This book.  Oh my goodness, I had no idea I would be reading what is most likely my favorite book of the year.  By looking at the cover, you’re expecting a cute, British rom com.  Don’t be deceived by the cover.  I love the cover and it drew me to read this one next, but it was so much more. 

Have your tissues ready, this one is going to tug at your heart!  It’s also hopeful and wonderful and you’ll fall in love with this quirky group of characters.  


Highest recommendation
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Sweet, lovely and heartwarming are three of the adjectives I’d use to describe the Lost Ticket and perfect for these times.
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Four and a Half Stars ⭐⭐⭐⭐⭒
The Lost Ticket by Freya Sampson is a stand-alone women's fiction book with a bit of romance that is simply adorable.  It’s a heartwarming story of a few lost souls who bond on a bus, to find one last wish for one of the passengers

Libby Nicholls is back in London after a recent breakup with her fiance and employer.  She’s living with her overbearing sister and her husband and son, while she decides what to do with her life.  She rides a bus and meets Frank, an elderly gentleman who though she reminded him of his lost love, whom he met on the bus in 1962, and has been riding the bus hoping to meet his lost love once again.  

Frank’s story inspires Libby to look for Frank’s lost love so at least she can give him some closure.  She meets Frank’s carer, Dylan, and together they hatch a plan to find Frank’s, lost love.  Will Libby and Dylan find the woman who stole Frank’s heart in 1962?  Or has too much time passed?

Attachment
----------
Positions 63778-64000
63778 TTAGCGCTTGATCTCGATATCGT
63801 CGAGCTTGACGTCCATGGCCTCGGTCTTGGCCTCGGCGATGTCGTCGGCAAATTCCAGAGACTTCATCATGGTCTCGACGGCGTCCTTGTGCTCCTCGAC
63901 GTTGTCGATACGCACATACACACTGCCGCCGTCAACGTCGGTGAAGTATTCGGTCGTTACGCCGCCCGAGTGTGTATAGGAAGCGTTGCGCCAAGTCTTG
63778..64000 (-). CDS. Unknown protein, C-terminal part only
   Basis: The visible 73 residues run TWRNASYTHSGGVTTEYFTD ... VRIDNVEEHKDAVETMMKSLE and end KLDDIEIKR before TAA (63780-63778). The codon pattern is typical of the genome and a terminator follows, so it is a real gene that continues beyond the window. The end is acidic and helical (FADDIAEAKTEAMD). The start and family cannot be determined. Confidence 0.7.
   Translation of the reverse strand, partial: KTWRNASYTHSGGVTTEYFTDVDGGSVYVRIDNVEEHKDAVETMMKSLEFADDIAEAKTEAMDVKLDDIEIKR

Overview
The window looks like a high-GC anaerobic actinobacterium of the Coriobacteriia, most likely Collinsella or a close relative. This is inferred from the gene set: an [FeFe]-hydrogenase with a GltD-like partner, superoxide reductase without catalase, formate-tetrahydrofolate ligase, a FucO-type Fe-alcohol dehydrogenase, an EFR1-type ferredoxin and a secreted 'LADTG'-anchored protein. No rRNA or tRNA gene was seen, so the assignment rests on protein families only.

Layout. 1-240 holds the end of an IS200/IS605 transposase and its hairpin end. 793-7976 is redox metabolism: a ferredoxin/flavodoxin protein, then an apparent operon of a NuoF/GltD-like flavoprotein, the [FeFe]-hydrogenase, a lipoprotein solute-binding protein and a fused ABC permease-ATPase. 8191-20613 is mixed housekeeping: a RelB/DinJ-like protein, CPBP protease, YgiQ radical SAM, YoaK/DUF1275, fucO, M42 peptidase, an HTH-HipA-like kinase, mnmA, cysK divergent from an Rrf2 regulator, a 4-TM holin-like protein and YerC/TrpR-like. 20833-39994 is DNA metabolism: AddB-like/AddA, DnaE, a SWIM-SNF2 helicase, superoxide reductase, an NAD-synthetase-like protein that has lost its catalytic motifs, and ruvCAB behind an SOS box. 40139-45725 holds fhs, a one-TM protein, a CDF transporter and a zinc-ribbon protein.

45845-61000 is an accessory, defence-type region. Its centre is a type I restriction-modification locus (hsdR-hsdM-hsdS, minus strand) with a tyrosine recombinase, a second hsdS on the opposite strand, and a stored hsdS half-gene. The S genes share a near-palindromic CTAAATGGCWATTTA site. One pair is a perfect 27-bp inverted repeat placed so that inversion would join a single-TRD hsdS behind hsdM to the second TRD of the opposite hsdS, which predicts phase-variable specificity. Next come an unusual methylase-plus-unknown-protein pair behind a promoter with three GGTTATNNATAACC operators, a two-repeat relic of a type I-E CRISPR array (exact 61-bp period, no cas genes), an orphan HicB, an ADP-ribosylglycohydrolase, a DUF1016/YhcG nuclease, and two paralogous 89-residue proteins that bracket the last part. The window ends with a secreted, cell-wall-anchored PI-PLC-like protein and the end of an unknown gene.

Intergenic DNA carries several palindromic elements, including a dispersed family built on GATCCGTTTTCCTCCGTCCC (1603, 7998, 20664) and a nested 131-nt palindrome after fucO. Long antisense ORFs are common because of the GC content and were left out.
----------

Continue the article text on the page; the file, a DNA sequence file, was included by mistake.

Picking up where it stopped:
The Lost Ticket is a very heartwarming story that I just adored.  The quirky characters and their quest to find Frank’s, lost love.  It has found family, community spirit, and a light romance.  I love the way Libby took on the task of searching for Frank’s lost love.  She has her own issues, but the search became a way for her to ignore her situation for some time, and do something for others. 

I loved all the characters in this book.  Although at first, it appears as if Libby is hiding from her life, it’s helping Frank that helps her to realize her own inner strengths as well as find out her own path in life.  I wanted to help Frank find his love and was rooting on this odd group of friends to find this woman,  as I was pulled into this story of love, friendships, and community.  And Dylan is nothing more than a sweetheart dressed in punk clothing.  He cares for his clients as if they were his own family and his outward demeanor is just a shield for a slightly wounded but extraordinary man.  

I highly recommend The Lost Ticket to anyone who enjoys women's fiction. I received a complimentary copy of this book.  The opinions expressed in this review are completely my own.
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The Lost Ticket is a sweet feel good book about strangers coming together to help an elderly man find his love connection.

While Frank’s story of lost love is compelling, it is Libby’s story that was even more heart wrenching. She was dumped by her jerk of a boyfriend and has no place to live but with her sister. Libby’s family are none too sympathetic and she clings on to the one thing she can control: helping Frank find the beautiful redhead he missed connecting with 60 years ago.